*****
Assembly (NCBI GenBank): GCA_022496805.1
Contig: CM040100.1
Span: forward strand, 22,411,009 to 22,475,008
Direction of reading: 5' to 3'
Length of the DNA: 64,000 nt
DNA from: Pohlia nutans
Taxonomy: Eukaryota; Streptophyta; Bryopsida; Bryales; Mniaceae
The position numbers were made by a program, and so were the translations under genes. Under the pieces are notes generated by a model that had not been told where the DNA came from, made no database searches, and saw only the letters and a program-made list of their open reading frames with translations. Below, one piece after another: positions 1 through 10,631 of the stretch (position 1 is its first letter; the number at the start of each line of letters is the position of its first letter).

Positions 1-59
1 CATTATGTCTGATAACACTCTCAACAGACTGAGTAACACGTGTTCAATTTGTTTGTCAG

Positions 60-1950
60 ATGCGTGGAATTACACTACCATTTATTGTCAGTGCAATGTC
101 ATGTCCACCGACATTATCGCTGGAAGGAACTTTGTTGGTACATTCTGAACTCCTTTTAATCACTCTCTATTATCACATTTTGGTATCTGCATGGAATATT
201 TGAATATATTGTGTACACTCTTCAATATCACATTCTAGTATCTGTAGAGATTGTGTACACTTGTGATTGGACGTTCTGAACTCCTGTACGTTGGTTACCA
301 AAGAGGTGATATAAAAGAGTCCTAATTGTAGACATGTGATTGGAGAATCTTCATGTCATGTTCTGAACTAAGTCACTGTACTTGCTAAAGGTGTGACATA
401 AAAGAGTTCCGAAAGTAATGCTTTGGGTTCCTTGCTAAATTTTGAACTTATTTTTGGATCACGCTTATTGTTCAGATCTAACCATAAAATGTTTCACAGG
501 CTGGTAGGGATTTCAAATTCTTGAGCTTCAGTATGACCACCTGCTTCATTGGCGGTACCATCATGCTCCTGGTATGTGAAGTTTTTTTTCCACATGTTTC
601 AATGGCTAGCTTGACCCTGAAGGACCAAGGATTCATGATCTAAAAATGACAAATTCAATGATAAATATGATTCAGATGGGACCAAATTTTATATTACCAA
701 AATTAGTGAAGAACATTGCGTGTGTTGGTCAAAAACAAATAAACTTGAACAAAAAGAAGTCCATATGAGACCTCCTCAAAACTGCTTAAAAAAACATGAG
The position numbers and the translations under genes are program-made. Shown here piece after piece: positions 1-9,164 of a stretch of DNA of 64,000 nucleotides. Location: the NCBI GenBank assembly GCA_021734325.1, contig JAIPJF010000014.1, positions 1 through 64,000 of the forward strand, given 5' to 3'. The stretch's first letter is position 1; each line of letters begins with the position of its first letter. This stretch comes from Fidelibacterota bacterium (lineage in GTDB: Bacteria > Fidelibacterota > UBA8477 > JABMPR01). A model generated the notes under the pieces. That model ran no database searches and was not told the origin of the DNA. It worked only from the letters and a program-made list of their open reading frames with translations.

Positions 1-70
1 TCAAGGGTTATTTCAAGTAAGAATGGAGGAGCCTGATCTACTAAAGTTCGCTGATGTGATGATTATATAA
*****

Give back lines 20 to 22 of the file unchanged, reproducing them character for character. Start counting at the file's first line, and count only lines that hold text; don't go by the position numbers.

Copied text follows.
The position numbers and the translations under genes are program-made. Shown here piece after piece: positions 1-9,164 of a stretch of DNA of 64,000 nucleotides. Location: the NCBI GenBank assembly GCA_021734325.1, contig JAIPJF010000014.1, positions 1 through 64,000 of the forward strand, given 5' to 3'. The stretch's first letter is position 1; each line of letters begins with the position of its first letter. This stretch comes from Fidelibacterota bacterium (lineage in GTDB: Bacteria > Fidelibacterota > UBA8477 > JABMPR01). A model generated the notes under the pieces. That model ran no database searches and was not told the origin of the DNA. It worked only from the letters and a program-made list of their open reading frames with translations.

Positions 1-70
1 TCAAGGGTTATTTCAAGTAAGAATGGAGGAGCCTGATCTACTAAAGTTCGCTGATGTGATGATTATATAA